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Re: Brian Eno about recorded music
> . But there is something special there that is lost on the I-Pod
> generation. I concur.
i'm not too sure that i agree with a great deal of the sentiment
expressed here, re: the fetishism of owning plastic/vinyl discs.
i'm not the ipod generation, nor am i old enough to actually consider
vinyl "the superior medium". i own a few thousand cd's, accumulated
over the past two decades more or less. i own zero vinyl records. i
have owned four ipods. i have not owned a cd player in a decade. my
primary source for listening to music is my computer and my ipod. i do
not pirate music, ever.
at the beginning of 2009, i decided to do an experiment, and switch
all my music purchases to digital only for the whole year. ok, i
cheated a few times (if, and only if) a band i liked came through
town; i'd probably buy their cd if i liked their performance. that
said, i will probably never purchase another cd / physical product.
here's a short list:
1. the environmental cost is far too high. someday i'll be dead. and
where will all that plastic end up? all those bulky jewel cases and
shiny plastic coasters full of music that someone once cared about and
now no one does. i don't like the idea of leaving a giant plastic
footprint on the world.
2. they are low touch, high occupancy items. i buy a cd, i rip it in
itunes, i shelve it. end of story. sure i might read the liner notes a
time or two. but by and large it is literally sitting there taking up
space for the next X number of years. eventually, we're back to point
3. artwork, whatever. if i had a dollar for every cd i've bought with
terrible artwork with no information inside, i could go on an itunes
shopping spree. a nicely done PDF can be FAR better than a printed
booklet, if it's done with some creative vision.
4. record stores. sorry, but i really consider these a massive waste
of time. don't get me wrong i used to get a lot of pleasure out of
spending hours of my time and many many dollars at amoeba (here in SF,
truly one of the nations best record stores). BUT, more often than
not, they wouldn't have exactly what i was looking for, so i'd end up
blindly buying other stuff with mixed results. so that can be pretty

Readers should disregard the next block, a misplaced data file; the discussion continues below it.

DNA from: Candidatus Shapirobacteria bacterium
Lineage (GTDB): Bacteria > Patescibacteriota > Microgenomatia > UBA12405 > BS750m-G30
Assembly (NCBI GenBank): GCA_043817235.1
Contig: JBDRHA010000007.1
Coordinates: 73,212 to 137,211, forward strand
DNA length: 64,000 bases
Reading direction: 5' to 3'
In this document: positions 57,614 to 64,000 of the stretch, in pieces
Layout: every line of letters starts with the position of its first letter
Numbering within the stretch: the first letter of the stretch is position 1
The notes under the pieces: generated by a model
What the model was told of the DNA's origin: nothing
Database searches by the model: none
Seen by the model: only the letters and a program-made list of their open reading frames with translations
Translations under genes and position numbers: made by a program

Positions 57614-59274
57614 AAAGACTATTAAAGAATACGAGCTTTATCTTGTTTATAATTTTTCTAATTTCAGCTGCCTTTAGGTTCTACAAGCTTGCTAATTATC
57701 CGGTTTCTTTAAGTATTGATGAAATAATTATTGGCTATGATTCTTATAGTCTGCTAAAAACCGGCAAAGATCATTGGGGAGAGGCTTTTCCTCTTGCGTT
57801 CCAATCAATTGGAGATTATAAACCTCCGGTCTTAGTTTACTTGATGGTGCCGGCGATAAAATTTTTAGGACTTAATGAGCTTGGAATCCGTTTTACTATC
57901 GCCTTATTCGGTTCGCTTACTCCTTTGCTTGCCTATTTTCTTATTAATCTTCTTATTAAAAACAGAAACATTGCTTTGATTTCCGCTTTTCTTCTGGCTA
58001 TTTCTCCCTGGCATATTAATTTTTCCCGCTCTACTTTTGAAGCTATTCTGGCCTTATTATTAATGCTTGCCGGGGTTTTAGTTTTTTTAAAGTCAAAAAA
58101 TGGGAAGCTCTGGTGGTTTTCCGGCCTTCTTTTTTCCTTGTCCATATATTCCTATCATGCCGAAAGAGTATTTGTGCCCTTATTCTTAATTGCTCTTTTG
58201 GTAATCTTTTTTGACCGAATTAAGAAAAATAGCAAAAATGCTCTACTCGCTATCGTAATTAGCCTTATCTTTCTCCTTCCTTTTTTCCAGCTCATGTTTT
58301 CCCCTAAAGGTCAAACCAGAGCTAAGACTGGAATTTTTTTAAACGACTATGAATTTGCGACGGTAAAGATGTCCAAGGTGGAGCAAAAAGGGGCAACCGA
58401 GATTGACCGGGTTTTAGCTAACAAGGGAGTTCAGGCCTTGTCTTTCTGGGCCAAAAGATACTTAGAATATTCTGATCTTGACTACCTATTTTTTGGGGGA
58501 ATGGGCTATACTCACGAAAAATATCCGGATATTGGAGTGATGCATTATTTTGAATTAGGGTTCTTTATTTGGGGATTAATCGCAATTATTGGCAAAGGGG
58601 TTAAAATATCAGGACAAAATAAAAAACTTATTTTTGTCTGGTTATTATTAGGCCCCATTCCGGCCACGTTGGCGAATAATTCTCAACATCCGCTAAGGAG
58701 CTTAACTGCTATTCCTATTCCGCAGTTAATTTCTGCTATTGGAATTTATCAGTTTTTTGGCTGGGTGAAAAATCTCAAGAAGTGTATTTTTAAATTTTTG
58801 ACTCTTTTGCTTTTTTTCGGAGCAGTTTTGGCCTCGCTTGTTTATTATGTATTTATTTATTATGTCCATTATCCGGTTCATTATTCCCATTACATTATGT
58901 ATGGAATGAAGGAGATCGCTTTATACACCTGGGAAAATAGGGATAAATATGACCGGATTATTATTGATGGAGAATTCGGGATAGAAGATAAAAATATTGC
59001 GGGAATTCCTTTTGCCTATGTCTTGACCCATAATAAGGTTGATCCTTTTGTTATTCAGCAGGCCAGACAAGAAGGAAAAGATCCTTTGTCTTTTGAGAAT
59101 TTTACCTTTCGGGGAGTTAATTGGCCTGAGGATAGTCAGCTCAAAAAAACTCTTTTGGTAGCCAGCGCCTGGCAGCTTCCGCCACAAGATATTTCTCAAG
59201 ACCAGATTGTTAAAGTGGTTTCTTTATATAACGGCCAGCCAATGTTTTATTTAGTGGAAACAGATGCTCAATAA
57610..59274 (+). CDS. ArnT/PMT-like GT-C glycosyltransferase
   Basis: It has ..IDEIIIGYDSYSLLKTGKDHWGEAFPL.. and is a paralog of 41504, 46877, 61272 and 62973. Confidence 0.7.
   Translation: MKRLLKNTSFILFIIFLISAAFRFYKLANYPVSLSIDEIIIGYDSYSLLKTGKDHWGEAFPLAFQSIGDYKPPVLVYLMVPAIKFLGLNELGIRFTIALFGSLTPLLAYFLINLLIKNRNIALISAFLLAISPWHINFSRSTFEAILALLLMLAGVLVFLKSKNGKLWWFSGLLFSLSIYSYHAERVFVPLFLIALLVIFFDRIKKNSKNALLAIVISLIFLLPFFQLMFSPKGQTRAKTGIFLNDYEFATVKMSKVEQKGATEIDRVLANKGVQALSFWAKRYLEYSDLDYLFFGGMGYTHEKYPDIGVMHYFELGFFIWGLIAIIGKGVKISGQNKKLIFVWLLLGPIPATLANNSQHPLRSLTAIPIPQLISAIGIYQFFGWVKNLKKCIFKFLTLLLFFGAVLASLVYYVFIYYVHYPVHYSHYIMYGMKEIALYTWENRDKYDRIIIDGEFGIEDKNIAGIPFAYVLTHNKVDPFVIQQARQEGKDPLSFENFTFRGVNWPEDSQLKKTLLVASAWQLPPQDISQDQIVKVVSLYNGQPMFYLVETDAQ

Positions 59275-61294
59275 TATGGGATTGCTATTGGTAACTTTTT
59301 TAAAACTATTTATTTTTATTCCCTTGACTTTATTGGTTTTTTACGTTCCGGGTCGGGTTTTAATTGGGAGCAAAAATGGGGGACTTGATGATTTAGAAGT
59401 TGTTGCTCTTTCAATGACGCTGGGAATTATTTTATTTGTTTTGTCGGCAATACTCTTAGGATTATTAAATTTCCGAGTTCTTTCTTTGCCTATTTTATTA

frustrating. sure, i came upon some great finds, but NOTHING can
compare with highly tuned recommendation algorithms, not even friends
recommendations. while i'm not too convinced by amazons recommender, i
think emusic has a great one, and of course netflix (yes, different
medium, but same principle) is basically unrivalled. add to that the
fact that i can literally be listening to the record in my home
environment in a matter of seconds, that's very compelling.
for me, digital is by far a superior music purchasing experience. i
use itunes (rarely), amazon (occasionally), and emusic (like a crack
of course, as an artist, the move to digital has hurt my overall
sales, as more people use file transfer for music piracy. that's an
undeniable fact. BUT, it's helped me as well:
1. digital sales are 100% trackable. this means that the numbers
reported to soundscan are 100% accurate. no more guesswork as to how
many onestops out there don't subscribe to soundscan, meaning i have
no idea what my actual sales numbers are. i have a perfectly good
relationship with my label, but nonetheless, i like seeing concrete
2. no physical product means that there are no more physical product
returns affecting my sales. this is huge for me, as i got seriously
screwed when tower records went out of business and returned over 2500
copies of my second album. i'm almost, but not quite, out of that hole
(several years later).
3. streaming revenue is making me more money now than physical sales
on some of my records (the older ones in particular), which helps a
lot. in a way, it's the perfect union of the above two points...how
many broadcast radio stations really report accurate info? computer
data allows for all of this to be 100% trackable, and helps my
performing rights organization actually collect money and pay me!
i like the fact that eno is being so confrontational with his
statement. artists are all too often throwing their hands in the air
and bemoaning the death of the music industry. i've done it myself! so
the challenge is to come up with other ways of making it work.
we're supposed to be creative people, right?
- tyler / informatik